A parade, heirlooms and instilling the meaning of Independence Day are all part of tradition for Gahanna residents.
Chuck Rees, chairman of the Gahanna Lions Club July Fourth parade, said the event was such a success that the parking lot at Gahanna Lincoln High School might have to be added for the parade lineup next year.
"I think I'll have to start putting some of the floats at B building," he said. "We're running out of spots to put people (at Clark Hall's lot) and that's a good sign."
This year's parade, lasting about 75 minutes, was bigger than last year's, Rees said.
"We had great representation from the high school with the bowling champs, girls track, the hockey team and the band," he said. "I'm proud of all these people to endure the heat. It was remarkable they came through. I have nothing but good words for them."
In his 35 years being involved with the parade, Rees said, this year's event was one of the hottest.
Though squirt guns are usually discouraged, he said, they were allowed due to the extreme heat.
"I think we had a few people who had to have assistance," he said.
He said Gahanna's Eastside Community Church took first place in the float category for the second consecutive year.
"It was a beautiful float," he said. "They were there at 7 a.m. working on it. They put a lot of effort into that."
It wasn't a float but a golf cart that residents from Gahanna's Royal Manor neighborhood decked out with patriotic accessories.
Jason Ruark said his late grandfather built everything on the cart and rode it in Maysville, Kentucky, parades.
"It was called a Club Car and he changed it to call it Woody," he said. "He made the (wooden) arm rails."
Jason and his wife, Colleen, sported patriotic outfits for the occasion.
Makeshift rockets were placed in the back of the cart, which even has a built-in stereo system, he said.
When running a smoke machine near the rockets, it appears the vehicle is preparing to blast off.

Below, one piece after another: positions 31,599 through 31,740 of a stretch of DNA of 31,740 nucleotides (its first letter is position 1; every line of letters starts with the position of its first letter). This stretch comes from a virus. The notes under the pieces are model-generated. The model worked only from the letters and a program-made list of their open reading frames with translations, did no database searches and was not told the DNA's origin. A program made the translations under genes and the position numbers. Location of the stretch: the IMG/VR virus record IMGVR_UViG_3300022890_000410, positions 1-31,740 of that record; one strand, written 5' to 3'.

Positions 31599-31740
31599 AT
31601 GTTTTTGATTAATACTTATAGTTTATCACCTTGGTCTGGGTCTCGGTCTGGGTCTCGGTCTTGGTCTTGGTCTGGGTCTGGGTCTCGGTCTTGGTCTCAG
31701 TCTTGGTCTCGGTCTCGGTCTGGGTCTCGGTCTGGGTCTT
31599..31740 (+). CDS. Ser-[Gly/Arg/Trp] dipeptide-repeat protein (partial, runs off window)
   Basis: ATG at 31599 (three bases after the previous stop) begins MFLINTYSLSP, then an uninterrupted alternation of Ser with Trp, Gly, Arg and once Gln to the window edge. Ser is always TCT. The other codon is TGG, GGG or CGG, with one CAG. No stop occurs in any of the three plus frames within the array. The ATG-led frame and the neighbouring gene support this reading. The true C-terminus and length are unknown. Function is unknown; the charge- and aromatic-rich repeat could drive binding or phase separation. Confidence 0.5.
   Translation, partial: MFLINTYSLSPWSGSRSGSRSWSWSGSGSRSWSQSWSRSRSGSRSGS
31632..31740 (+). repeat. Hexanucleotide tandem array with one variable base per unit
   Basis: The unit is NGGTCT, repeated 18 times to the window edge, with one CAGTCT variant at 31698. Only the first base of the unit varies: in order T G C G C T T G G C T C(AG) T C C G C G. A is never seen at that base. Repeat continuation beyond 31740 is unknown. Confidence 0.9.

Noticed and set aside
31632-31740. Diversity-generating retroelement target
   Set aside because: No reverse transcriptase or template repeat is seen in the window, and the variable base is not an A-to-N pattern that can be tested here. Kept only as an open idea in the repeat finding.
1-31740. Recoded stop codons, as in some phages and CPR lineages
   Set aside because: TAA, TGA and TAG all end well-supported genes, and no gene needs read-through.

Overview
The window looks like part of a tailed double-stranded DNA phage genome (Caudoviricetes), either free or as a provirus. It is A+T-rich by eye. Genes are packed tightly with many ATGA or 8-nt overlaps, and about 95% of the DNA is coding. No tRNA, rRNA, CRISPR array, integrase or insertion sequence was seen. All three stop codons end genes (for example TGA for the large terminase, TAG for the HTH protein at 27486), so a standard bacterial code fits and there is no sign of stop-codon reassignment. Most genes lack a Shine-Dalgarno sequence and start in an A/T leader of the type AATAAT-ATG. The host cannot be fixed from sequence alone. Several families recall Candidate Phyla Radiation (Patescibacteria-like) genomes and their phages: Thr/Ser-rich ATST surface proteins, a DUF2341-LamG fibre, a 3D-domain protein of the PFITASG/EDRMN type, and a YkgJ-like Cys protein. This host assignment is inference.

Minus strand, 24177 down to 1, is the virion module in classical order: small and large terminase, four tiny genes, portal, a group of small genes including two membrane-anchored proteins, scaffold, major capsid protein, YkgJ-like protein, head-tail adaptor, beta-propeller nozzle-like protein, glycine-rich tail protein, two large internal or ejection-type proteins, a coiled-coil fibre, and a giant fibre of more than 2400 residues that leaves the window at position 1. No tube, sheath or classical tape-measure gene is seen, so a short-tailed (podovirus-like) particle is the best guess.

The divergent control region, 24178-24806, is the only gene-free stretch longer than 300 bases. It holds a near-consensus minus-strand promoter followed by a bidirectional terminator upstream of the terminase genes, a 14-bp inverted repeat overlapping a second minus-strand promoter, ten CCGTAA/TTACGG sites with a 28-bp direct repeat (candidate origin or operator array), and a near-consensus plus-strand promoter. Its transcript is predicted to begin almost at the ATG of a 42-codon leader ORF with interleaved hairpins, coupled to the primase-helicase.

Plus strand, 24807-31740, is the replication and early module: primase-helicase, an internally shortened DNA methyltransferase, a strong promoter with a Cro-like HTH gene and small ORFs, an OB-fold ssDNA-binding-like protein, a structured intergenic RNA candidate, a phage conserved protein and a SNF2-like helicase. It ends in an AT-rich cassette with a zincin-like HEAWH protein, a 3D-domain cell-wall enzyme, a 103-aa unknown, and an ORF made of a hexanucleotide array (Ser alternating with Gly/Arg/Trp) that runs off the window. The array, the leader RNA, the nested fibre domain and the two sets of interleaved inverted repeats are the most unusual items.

Rick Stelzer, a 1975 Gahanna Lincoln High School graduate, rode a customized recumbent tricycle in the parade.
"I was in the parade all through high school," he said. "I'm the trike mechanic at Bicycle One in Gahanna."
Holly Thatcher said she was in Gahanna's parade growing up and now she wants her children to experience it.
Twins Grady and Kali Thatcher, 9, and brother Aidan, 4, wore patriotic sunglasses and represented the Gahanna Soccer Association in the parade.
Debbi Hartzell, who has lived in Gahanna since 1977, attended the parade with her daughter, Melissa Olendese, a 2002 Gahanna Lincoln graduate, and her granddaughters, Penny, 7, and Vesper, 3.
The girls wore red, white and blue outfits Hartzell had made for her daughter that were then passed on to her granddaughters.
During the July 2 Gahanna City Council meeting, city leaders shared Independence Day traditions they have created with their children.
Councilman Jamie Leeseberg said he makes sure his children understand the words of "The Star-Spangled Banner," the national anthem, on July 4.
Councilman Stephen Renner said his family's tradition is to read the U.S. Constitution and the Federalist Papers, a series of essays urging the citizens of New York to ratify the Constitution.
"Then you have a deeper appreciation for what this is all about," Renner said.
Gahanna's July Fourth celebration also featured a Community Day at Creekside Park with music and activities from the Gahanna Parks and Recreation Department, topped off with fireworks at the Gahanna Municipal Golf Course.